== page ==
Answering the second question first,
"2.Why, after 6th move black has better control over the center?"
Black's pawn on e5 is better than white's pawn on d3. Both sides have traded a central pawn. Black's e-pawn occupies a central square and controls another. White only controls e4. It's about the pawns. Pieces can move around and control various ...
First things first, this is an example of a very poorly played game, so Black gained its edge because of White's tactical mistakes, rather than by taking advantage of their extra space. This is a "fault" often made by chess authors when trying to illustrate a concept. They will explain the events in a game in a way that "fits their narrative&...
Black has more space. The e5-pawn gives Black four rows to move around in, while the d3=pawn gives White three (and the 4th rank is kind of a no-man's-land). That extra board room confers ease of the development: no problems for black bishops, while White's Be2 isn't so happy.
Later, the space advantage gives Black a chance to grow with ...f7-f5 plus ...e5-...
There're several long-term reasons to avoid 3.e4.
You permanently weaken the d4-square. This is dangerous because it's a central square. In the short term, Black can already play ...Nd4, plus ...Bc5 is another natural developing move that increases control of the square.
You stop your own long-term plans. You need some knowledge of how pawn structure works ...
After e3, white can follow up with d4 and will have a better center. The pawns on c4 and d4 control three of the four center squares while black only controls two.
e4 is similar to a Maroczy bind which isn't too bad despite the weak squares it creates. However, in this specific position, black hasn't committed to much so black has a lot of ways to combat it.
What everyone has said about the "hole" on d4 is logical; However looking at what Magnus Carlsen has done recently, e4 may be just as good!
I am referring to:
Usually e4 is played after Black has committed d7-d6 blocking the dark squared bishop as it was thought that Black is immediately equal after 4...Bc5 or 4......
With e2-e4, you create "holes" at d3 and d4 that can never again be attacked by pawns. Any enemy pieces that land on those holes have to be kicked out by your pieces, which is harder to do (because every piece runs away from a pawn job).
World champion Botvinnik used to set pawns on c4-d3-e4 which we call The Botvinnik Triangle. The world champion ...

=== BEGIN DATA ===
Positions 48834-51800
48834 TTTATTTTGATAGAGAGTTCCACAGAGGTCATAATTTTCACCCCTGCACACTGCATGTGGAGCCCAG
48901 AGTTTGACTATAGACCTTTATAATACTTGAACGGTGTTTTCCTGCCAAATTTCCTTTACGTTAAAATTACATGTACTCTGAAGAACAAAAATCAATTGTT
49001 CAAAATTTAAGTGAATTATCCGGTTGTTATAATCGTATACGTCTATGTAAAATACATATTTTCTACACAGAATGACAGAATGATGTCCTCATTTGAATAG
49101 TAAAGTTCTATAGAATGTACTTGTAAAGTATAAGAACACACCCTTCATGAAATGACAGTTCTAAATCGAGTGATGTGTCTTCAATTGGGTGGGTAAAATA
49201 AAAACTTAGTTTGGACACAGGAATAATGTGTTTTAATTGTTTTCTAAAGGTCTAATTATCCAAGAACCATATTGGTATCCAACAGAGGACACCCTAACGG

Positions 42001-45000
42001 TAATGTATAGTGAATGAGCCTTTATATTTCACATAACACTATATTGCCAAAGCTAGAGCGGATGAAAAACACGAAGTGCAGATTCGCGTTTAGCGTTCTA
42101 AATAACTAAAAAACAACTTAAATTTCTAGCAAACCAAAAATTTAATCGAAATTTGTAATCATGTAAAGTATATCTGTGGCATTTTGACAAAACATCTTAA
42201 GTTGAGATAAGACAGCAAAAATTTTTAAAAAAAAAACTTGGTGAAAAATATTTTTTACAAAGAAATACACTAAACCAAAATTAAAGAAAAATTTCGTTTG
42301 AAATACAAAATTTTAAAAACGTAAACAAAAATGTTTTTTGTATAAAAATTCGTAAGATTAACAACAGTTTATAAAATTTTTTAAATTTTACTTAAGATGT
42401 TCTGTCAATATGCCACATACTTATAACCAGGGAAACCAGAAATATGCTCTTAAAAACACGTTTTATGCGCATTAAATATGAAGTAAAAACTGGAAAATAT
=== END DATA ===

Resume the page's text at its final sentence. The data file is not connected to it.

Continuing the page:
You should pick one system that you like and matches the style of play suited to your personality. Then master that opening.
At your level there are dozens maybe hundreds of solid openings you could choose from that could work for you. Only a few would be best for you; but you need to decide that for yourself.
Damages white's pawn structure.
Paves the way for quick kingside castling.
Prevents Nc4, which would centralize the knight and attack e5.
Removes a potentially "bad bishop" for a knight that is about to become strong.
c3 pawn loses a defender.
a3 pawn is attackable.
Opens b-file for your ...
Black wrecks white's pawn structure
Black gains in development since he's trading an undeveloped piece for a developed one.
Although the center is sill fluid, black's dark square bishop is currently a "bad" bishop. in the short run, white's knight is the more active piece.
It removes the support of the c-pawn which opens up some tactical ...
The thing about loosening White's pawn structure, specifically, is that Black is enabled to develop ...Qd8-e7 or ...Qd8-d6 as a threat, when White's replies a3-a4 or Qd1-c1 don't help White.
Good chess is a matter of introducing unused force with threats.
While some books give a slightly higher numeric value for the bishop than the knight, an exchange of bishop vs. knight is not regarded as a sacrifice. It depends on the exact position if a bishop or a knight is stronger. So this is simply an exchange.
Bxa3 makes the white pawn structure worse. White gets an isolated double pawn, which is bad news for white. ...